But although Moore is right about Roper, sometimes the rules are bad. Hideous damage was done by the rules that were rejected by the libertines of the 60s. Are bad rules as harmful as no rules? It depends how bad the laws are; both are terrible. Both empower predators in different ways, and both lead to people getting badly hurt through no fault of their own (whether fitted to procrustean beds or exploited through the law); the right solution is better rules. Fortunately on sexual ethics we have those now. (Libby-Anne’s Tale of Two Boxes is SFW and trigger-safe).

William Roper: So, now you give the Devil the benefit of law!
Sir Thomas More: Yes! What would you do? Cut a great road through the law to get after the Devil?
William Roper: Yes, I’d cut down every law in England to do that!
Sir Thomas More: Oh? And when the last law was down, and the Devil turned ’round on you, where would you hide, Roper, the laws all being flat? This country is planted thick with laws, from coast to coast, Man’s laws, not God’s! And if you cut them down, and you’re just the man to do it, do you really think you could stand upright in the winds that would blow then? Yes, I’d give the Devil benefit of law, for my own safety’s sake!

But not everyone can see the way forward. Sometimes when confronted by rules you know to be bad nuking the site from orbit and hoping that people will build something better from the wreckage is all you can see to do. And very occasionally it’s the best course of action.

For all my instincts are conservative (and I mean that in almost every possible way including the political) I’m very much aware that despite my privileged position there is a lot in this world that needs changing for the better. And any time I disagree with protestors for being too forceful or demanding too much too soon and not being polite enough I remember Martin Luther King’s Letter from a Birmingham Jail.

We know through painful experience that freedom is never voluntarily given by the oppressor; it must be demanded by the oppressed. Frankly, I have yet to engage in a direct action campaign that was “well timed” in the view of those who have not suffered unduly from the disease of segregation. For years now I have heard the word “Wait!” It rings in the ear of every Negro with piercing familiarity. This “Wait” has almost always meant “Never.” We must come to see, with one of our distinguished jurists, that “justice too long delayed is justice denied.”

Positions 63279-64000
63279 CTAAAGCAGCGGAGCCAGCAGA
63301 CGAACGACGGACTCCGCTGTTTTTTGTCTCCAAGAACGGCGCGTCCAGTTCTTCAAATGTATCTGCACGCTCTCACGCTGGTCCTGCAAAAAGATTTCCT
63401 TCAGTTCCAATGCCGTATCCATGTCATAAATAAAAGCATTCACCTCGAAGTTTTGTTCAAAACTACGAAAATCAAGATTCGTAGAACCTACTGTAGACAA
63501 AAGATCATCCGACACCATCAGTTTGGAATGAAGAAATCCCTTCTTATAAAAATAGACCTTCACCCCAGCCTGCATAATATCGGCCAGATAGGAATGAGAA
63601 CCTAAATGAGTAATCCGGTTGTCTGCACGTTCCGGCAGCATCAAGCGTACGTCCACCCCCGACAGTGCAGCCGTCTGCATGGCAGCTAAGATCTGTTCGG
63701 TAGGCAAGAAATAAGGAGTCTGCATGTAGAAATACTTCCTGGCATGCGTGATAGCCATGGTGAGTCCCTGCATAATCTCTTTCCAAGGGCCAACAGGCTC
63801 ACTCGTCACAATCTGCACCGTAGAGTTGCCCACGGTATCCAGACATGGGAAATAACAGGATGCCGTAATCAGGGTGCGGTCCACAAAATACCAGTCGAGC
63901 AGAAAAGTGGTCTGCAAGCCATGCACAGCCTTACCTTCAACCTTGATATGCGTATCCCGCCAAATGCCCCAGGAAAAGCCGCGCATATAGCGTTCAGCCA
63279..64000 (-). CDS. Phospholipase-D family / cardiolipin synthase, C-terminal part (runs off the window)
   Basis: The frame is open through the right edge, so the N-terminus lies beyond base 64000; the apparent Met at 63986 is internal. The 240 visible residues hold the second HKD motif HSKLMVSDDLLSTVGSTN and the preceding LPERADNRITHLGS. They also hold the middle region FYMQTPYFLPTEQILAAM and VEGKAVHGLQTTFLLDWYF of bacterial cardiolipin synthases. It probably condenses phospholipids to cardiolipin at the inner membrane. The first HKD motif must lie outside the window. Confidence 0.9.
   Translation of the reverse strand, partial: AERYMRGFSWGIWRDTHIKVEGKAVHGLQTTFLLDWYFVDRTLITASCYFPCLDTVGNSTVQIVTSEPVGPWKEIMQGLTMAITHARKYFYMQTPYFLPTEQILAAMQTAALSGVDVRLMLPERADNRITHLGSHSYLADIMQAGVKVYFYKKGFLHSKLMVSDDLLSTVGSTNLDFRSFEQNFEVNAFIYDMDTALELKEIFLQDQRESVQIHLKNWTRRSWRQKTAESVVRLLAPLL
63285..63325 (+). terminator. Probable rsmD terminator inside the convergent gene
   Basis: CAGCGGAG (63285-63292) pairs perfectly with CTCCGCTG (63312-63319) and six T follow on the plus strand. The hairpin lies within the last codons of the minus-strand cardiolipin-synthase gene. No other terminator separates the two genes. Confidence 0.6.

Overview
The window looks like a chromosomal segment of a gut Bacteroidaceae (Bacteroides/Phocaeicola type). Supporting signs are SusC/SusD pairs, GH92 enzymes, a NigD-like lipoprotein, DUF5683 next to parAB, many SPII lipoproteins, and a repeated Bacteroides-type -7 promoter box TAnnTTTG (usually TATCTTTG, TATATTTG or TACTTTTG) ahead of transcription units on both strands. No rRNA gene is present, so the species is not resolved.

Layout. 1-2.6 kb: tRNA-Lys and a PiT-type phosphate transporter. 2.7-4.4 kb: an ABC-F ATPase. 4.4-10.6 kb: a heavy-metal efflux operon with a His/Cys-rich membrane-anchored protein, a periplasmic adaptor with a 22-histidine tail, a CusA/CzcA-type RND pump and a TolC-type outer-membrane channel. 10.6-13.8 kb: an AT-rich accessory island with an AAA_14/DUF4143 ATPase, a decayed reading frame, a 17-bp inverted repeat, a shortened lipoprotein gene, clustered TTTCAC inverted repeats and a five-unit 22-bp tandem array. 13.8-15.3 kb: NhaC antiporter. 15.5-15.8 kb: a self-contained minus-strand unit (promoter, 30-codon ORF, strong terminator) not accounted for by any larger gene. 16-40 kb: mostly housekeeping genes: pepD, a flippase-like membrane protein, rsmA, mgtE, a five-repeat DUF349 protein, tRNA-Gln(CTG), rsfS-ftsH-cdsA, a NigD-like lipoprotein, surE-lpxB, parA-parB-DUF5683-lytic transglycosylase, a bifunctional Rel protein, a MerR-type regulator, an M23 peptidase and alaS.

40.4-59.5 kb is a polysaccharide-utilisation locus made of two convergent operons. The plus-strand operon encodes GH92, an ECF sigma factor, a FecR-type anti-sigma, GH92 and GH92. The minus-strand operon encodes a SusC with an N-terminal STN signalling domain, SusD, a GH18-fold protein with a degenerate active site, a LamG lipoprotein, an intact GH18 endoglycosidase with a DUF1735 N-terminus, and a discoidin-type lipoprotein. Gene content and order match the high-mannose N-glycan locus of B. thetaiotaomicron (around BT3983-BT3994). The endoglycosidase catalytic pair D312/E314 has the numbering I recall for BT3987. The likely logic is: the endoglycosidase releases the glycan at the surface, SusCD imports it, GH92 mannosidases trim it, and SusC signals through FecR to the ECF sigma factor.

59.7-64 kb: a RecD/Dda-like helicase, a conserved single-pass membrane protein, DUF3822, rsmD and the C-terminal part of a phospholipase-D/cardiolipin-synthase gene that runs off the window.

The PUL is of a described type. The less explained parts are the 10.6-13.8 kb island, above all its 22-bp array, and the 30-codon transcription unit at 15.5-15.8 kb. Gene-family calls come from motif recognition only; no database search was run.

Post-script 2:

The potentially triggering detailed link about the Breendoggle is fascinating in a very dark way. It’s written by someone in a society that has thrown out existing sexual codes of conduct because they are obviously harmful. And despite having no moral framework to do so he’s reasoning himself into a position where he understands paedophila is wrong and trying to work out how to do something about it.

And if ever I need a case showing the worth of a moral code while also demonstrating that people can reach for a better one than they hold, there’s a good example.

1 thought on “Why safe spaces for social awkwardness are worrying

  1. I wonder if it ever crosses the minds of the Breensters (for lack of a better term) that hiding behind the “socially awkward” label might be making it WORSE for those who are awkward but harmless. Because of too many examples of harmful people (like Breen) who tried to pass themselves off as merely awkward– so that awkwardness itself becomes a danger signal.

    And so nobody wins: the harmful slip through the cracks, the awkward stay awkward, awkwardness itself (also known as being human) becomes pathologized, and we all become that much more vulnerable to the smooth, charming variety of predator. (You know, the opposite of awkward kind.)